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Old McKenzie Pass Highway Opens for Summer SeasonBonnie King Salem-News.com
Drivers are urged to use caution ...it's a fun but very narrow road.
(BEND, Ore.) - The Old McKenzie Pass Highway (OR 242) will officially open to all traffic on Monday, June 19, 2017 at 8 a.m. The highway has been closed due to winter snows.
Motorists driving on this curvy road need to be aware of bicyclists and pedestrians on the roadway and take proper precautions. Vehicles longer than 35 feet are prohibited from using the highway.
The first route over the McKenzie Pass, known as Craig's McKenzie Salt Springs/Deschutes Wagon Road, was completed in 1872. This toll road connected the Willamette Valley with Camp Polk, near what is now Sisters. The charge was $2 for a wagon drawn by two horses, $2.50 for a wagon with four horses, $1 for a man on a horse and 10 cents each for loose cattle and horses.
The Old McKenzie Pass Highway became a seasonal scenic highway in 1962 with the completion of the Clear Lake-Belknap Springs section of OR 126.
Even during its tenure as the main route between the southern Willamette Valley and Central Oregon, the narrow, twisting roadway and high elevation (5,325 feet) made the highway too difficult to maintain and keep clear during the winter months.
ODOT closes the highway each fall and reopens it in early summer after the snow melts.
Nowadays, drivers wait with anticipation for the road to open each year. The lava beds are a spectacle each Oregonian has a yearning to see, and the drive is an adventure in itself. During the summer, about 300 vehicles a day travel the highway.
Well known for being a favorite of motorcyclists, with it's excellent twists and turns, the highway offers unforgettable forest scenery amid 65-square-miles of fascinating fields of lava. Drivers beware however, those corners and switchbacks make it very difficult to see pedestrians and bicycles.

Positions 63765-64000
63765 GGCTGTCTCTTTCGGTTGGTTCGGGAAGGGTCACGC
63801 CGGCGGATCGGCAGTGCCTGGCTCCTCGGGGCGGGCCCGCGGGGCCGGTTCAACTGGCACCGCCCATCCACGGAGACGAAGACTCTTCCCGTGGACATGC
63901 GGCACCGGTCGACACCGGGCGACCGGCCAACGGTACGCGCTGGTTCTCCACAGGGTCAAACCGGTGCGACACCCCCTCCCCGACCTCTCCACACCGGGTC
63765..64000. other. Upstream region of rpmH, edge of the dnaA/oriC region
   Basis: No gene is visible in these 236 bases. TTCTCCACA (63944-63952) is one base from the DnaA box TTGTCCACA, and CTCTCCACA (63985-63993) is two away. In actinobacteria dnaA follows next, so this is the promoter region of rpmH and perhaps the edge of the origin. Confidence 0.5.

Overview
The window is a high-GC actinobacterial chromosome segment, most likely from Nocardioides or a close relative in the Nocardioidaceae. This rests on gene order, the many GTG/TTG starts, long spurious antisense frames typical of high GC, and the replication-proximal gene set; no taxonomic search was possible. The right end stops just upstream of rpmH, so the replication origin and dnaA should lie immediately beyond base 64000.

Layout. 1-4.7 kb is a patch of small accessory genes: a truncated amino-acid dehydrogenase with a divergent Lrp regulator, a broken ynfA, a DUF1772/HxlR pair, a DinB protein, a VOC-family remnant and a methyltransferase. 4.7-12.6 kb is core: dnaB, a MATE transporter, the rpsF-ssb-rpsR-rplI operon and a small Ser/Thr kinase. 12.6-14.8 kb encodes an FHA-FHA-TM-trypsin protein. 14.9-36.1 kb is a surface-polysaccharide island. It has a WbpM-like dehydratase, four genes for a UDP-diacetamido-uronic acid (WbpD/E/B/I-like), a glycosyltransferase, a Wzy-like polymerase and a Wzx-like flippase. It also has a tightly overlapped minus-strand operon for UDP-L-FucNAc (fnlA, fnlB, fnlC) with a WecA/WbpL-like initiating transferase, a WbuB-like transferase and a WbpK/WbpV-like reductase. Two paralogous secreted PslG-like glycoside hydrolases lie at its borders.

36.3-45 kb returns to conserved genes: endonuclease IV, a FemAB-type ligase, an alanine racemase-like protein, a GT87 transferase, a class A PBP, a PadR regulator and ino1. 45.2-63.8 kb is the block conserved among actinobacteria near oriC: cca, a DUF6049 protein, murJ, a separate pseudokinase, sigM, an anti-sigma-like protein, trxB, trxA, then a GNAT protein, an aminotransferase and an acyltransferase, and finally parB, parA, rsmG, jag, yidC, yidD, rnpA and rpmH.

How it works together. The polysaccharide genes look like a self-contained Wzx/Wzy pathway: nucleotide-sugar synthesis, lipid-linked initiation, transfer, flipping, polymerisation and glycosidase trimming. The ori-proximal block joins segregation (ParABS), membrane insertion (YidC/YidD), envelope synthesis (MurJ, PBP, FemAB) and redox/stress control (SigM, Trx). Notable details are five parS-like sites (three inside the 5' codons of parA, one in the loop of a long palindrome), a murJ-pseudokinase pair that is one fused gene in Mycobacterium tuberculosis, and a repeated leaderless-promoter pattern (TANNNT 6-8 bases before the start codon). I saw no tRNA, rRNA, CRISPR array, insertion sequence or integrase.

Photographers love it as well. The natural qualities of the McKenzie Pass-Santiam Pass Scenic Byway are of national significance, very worth taking your time to enjoy.
OR 242 travels between the Mt. Washington Wilderness and Three Sisters Wilderness, and there are many historic, recreational, and scenic features and sites along the route.
You will be amazed at the outstanding examples of both ancient and recent volcanoes, cinder cones, lava flows, and deep, glaciated canyons.
Forests contain rare old-growth fir and Ponderosa pine, and a great variety of fish and wildlife, including several endangered species, such as bald eagles, northern spotted owls, Chinook salmon and bull trout.
A favorite Hwy 242 destination is the Dee Wright Observatory, built atop the lava flows, up high at 5,187 feet. The rocky, rustic mountain observatory offers panoramic views of Mount Washington and Three Sisters, and on especially clear days, even Mt. Hood which is 78.5 miles to the north.
On the roof of the observatory is a bronze "peak finder" with the names and elevations of the surrounding buttes and mountain peaks. It's an amazing thing to behold.
The observatory was designed by William N. Parke, and constructed by the CCC (Civilian Conservation Corps), Camp F-23 of Company 927, during the Great Depression. The circular tower was named as a memorial to Dee Wright, an employee of the Forest Service, a long-time packer, and Conservation Corps foreman. It was completed in 1935.
Though summer is just around the corner, you might want to remember a jacket for this journey. You'll definitely see snow out there in the fields of lava, and feel the cold wind that still blows far into July. Happy journeys!
Sources: U.S. Forest Service, ODOT, Oregon.gov, bestbikingroads.co.uk
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